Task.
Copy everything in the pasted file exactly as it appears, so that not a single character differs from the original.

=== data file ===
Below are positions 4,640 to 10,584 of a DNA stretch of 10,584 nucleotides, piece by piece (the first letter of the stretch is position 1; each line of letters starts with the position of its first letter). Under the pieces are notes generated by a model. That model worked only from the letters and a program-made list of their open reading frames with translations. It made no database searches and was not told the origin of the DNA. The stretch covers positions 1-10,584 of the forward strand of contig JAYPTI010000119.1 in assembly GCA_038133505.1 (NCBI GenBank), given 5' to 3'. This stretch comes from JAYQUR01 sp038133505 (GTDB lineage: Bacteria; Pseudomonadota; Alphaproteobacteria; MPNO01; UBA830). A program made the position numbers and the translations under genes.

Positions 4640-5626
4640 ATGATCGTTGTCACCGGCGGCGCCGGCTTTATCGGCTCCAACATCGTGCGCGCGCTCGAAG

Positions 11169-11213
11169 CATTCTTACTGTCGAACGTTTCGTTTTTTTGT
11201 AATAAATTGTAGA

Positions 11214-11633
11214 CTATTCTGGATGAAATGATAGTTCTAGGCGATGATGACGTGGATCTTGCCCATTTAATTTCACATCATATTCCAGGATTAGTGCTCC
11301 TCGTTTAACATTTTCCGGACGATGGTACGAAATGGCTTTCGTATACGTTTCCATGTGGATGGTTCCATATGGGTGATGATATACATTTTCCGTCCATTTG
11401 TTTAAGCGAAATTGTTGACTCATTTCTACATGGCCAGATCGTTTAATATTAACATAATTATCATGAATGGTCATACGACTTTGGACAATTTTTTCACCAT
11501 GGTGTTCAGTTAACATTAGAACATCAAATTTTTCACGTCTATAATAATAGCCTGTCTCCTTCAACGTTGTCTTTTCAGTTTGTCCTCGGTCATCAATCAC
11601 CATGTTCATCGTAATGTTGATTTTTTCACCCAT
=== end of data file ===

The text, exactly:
Below are positions 4,640 to 10,584 of a DNA stretch of 10,584 nucleotides, piece by piece (the first letter of the stretch is position 1; each line of letters starts with the position of its first letter). Under the pieces are notes generated by a model. That model worked only from the letters and a program-made list of their open reading frames with translations. It made no database searches and was not told the origin of the DNA. The stretch covers positions 1-10,584 of the forward strand of contig JAYPTI010000119.1 in assembly GCA_038133505.1 (NCBI GenBank), given 5' to 3'. This stretch comes from JAYQUR01 sp038133505 (GTDB lineage: Bacteria; Pseudomonadota; Alphaproteobacteria; MPNO01; UBA830). A program made the position numbers and the translations under genes.

Positions 4640-5626
4640 ATGATCGTTGTCACCGGCGGCGCCGGCTTTATCGGCTCCAACATCGTGCGCGCGCTCGAAG

Positions 11169-11213
11169 CATTCTTACTGTCGAACGTTTCGTTTTTTTGT
11201 AATAAATTGTAGA

Positions 11214-11633
11214 CTATTCTGGATGAAATGATAGTTCTAGGCGATGATGACGTGGATCTTGCCCATTTAATTTCACATCATATTCCAGGATTAGTGCTCC
11301 TCGTTTAACATTTTCCGGACGATGGTACGAAATGGCTTTCGTATACGTTTCCATGTGGATGGTTCCATATGGGTGATGATATACATTTTCCGTCCATTTG
11401 TTTAAGCGAAATTGTTGACTCATTTCTACATGGCCAGATCGTTTAATATTAACATAATTATCATGAATGGTCATACGACTTTGGACAATTTTTTCACCAT
11501 GGTGTTCAGTTAACATTAGAACATCAAATTTTTCACGTCTATAATAATAGCCTGTCTCCTTCAACGTTGTCTTTTCAGTTTGTCCTCGGTCATCAATCAC
11601 CATGTTCATCGTAATGTTGATTTTTTCACCCAT